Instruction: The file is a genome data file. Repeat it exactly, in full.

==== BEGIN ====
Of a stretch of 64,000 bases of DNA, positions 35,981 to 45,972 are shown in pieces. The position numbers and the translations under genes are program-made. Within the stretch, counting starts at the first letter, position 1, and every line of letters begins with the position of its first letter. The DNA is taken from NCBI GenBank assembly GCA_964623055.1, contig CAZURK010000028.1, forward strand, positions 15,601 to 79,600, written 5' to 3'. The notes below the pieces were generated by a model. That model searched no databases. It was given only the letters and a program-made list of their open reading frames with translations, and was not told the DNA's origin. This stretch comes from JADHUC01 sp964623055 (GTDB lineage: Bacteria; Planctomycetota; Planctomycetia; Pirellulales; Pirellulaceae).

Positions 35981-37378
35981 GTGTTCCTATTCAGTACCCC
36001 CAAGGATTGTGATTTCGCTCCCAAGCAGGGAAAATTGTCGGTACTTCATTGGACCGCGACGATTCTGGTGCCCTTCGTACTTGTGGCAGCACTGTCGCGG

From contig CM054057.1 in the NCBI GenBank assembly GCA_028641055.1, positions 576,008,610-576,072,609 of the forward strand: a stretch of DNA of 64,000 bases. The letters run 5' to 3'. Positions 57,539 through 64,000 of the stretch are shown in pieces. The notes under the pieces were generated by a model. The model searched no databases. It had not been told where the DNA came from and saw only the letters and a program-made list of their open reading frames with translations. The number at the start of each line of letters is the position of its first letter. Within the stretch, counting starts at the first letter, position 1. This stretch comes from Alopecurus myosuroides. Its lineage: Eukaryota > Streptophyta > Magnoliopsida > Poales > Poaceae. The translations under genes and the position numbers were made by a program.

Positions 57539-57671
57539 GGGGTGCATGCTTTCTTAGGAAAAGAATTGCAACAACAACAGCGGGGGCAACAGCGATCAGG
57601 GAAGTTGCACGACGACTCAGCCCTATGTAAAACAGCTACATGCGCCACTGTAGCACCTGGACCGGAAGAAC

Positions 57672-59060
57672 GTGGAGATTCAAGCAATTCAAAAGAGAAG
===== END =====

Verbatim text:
Of a stretch of 64,000 bases of DNA, positions 35,981 to 45,972 are shown in pieces. The position numbers and the translations under genes are program-made. Within the stretch, counting starts at the first letter, position 1, and every line of letters begins with the position of its first letter. The DNA is taken from NCBI GenBank assembly GCA_964623055.1, contig CAZURK010000028.1, forward strand, positions 15,601 to 79,600, written 5' to 3'. The notes below the pieces were generated by a model. That model searched no databases. It was given only the letters and a program-made list of their open reading frames with translations, and was not told the DNA's origin. This stretch comes from JADHUC01 sp964623055 (GTDB lineage: Bacteria; Planctomycetota; Planctomycetia; Pirellulales; Pirellulaceae).

Positions 35981-37378
35981 GTGTTCCTATTCAGTACCCC
36001 CAAGGATTGTGATTTCGCTCCCAAGCAGGGAAAATTGTCGGTACTTCATTGGACCGCGACGATTCTGGTGCCCTTCGTACTTGTGGCAGCACTGTCGCGG

From contig CM054057.1 in the NCBI GenBank assembly GCA_028641055.1, positions 576,008,610-576,072,609 of the forward strand: a stretch of DNA of 64,000 bases. The letters run 5' to 3'. Positions 57,539 through 64,000 of the stretch are shown in pieces. The notes under the pieces were generated by a model. The model searched no databases. It had not been told where the DNA came from and saw only the letters and a program-made list of their open reading frames with translations. The number at the start of each line of letters is the position of its first letter. Within the stretch, counting starts at the first letter, position 1. This stretch comes from Alopecurus myosuroides. Its lineage: Eukaryota > Streptophyta > Magnoliopsida > Poales > Poaceae. The translations under genes and the position numbers were made by a program.

Positions 57539-57671
57539 GGGGTGCATGCTTTCTTAGGAAAAGAATTGCAACAACAACAGCGGGGGCAACAGCGATCAGG
57601 GAAGTTGCACGACGACTCAGCCCTATGTAAAACAGCTACATGCGCCACTGTAGCACCTGGACCGGAAGAAC

Positions 57672-59060
57672 GTGGAGATTCAAGCAATTCAAAAGAGAAG